even bother? I'm looking at you here, New Yorkers and Long
Islanders. It's not our fault the only college athletic event
you've ever been to is Fordham basketball or SUNY-Pur-
chase football.
Put away your anti-virus, whatever it may be. There are the
obvious reasons to be a Michigan fan.
Michigan wins. The football team has won the most games
in college football history. It's won 11 national champi-
onships. The basketball team, even after deleting 100-some-
thing wins from its record books, won a national title in 1989
and many Big Ten titles. The hockey team has won nine
national championships and has become a yearly lock to
make the Frozen Four.
But then again, the Yankees win a lot, too. So do the Lak-
ers. Having a 4.0 GPA makes you a winner in most circles.
Becoming a beer pong superstar also makes you a winner
about three nights a week. But, we all enjoy winning more
than anything, and being a Michigan fan provides that sensa-
tion regularly.
Michigan has tradition. But not tradition like lesser
schools only claim to have. Michigan Stadium - you'll
know it as the "Big House" - is the largest football stadium
in the country. It's bigger than every pro stadium, and only
soccer stadiums in Europe can rival its intimidation factor.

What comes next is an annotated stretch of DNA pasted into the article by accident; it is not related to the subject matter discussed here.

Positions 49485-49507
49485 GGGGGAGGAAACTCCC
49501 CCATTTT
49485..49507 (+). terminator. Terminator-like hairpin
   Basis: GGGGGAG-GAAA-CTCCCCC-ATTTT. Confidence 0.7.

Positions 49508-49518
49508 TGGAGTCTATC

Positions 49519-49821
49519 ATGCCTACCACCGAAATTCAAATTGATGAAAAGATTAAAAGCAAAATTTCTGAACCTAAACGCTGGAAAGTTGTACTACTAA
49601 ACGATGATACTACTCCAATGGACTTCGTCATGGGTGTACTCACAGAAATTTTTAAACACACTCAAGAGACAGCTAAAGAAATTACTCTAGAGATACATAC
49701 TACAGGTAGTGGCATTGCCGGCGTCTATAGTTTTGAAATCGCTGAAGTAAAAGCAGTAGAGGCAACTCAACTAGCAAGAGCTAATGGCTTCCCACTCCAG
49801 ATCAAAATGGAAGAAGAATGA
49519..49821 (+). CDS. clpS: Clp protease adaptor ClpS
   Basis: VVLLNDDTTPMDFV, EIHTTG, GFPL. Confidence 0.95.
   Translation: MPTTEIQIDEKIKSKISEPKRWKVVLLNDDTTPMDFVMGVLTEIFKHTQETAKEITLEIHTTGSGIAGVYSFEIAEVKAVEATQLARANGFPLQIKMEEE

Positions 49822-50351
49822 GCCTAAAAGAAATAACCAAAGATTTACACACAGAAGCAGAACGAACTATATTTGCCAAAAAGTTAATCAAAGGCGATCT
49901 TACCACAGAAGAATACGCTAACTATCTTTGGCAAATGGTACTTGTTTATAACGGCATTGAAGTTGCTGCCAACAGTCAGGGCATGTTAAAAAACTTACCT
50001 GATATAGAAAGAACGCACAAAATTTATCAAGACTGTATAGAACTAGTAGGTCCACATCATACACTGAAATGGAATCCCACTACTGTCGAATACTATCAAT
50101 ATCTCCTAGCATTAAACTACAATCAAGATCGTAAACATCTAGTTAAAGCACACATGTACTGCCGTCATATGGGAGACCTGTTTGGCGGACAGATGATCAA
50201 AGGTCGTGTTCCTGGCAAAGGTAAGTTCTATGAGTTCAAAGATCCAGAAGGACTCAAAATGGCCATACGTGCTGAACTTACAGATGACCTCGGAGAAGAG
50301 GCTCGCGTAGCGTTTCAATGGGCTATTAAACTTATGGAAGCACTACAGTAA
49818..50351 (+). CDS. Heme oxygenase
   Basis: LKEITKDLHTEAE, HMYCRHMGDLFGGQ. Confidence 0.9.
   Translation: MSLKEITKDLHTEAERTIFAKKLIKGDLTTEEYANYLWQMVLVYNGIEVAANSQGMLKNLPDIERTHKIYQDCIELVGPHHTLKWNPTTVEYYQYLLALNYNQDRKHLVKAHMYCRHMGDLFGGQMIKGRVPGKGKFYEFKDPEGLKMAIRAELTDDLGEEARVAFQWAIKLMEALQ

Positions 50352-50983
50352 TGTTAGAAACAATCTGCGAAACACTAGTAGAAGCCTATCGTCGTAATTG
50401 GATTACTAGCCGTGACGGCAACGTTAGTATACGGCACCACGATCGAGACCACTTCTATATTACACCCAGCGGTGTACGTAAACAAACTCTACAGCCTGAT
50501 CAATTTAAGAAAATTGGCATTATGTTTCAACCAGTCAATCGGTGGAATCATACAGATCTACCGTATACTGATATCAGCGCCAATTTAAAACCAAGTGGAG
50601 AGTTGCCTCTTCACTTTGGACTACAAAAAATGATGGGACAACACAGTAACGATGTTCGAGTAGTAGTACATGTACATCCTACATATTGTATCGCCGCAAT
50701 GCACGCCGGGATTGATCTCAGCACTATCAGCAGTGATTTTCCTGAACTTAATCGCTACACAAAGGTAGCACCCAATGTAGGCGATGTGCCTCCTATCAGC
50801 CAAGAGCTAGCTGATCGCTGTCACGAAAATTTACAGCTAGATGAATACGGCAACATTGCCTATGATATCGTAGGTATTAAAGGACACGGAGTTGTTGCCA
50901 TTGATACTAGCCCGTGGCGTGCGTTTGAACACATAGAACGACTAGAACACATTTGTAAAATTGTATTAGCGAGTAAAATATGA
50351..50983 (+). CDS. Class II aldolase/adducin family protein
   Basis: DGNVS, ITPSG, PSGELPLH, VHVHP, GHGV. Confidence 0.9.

Michigan has the best uniforms in just about every sport -
hands down. There is nothing like putting on your Michigan
football replica jersey (or in the sorority girl's case, the blue
shorts with maize "Michigan" printed across the back side)
and heading down to Hoover Street. As Schembechler put it,
"Tradition is something you can't bottle. You can't buy it at
the corner store."
However, buying beer at the corner store is also a tradition
that many students cherish. Studying at the picturesque law
library is a tradition that has stimulated the mind of Michi-
gan men and women for ages. As I said, there is more tradi-
tion packed into a fall Saturday afternoon at the Big House
than anywhere else in the country, but it's easy to find else-
where on campus.
So, winning and tradition.
"I don't have to be a Michigan fan to experience those

things," you say, like the all-knowing freshman that you are.
You may be right, But when you're sitting at the cafeteria
table at your dorm with a total stranger, and you are grasping
for something interesting to talk about, knowing who John
Navarre is or that the Michigan basketball team is on proba-
tion might not be such a bad thing to know.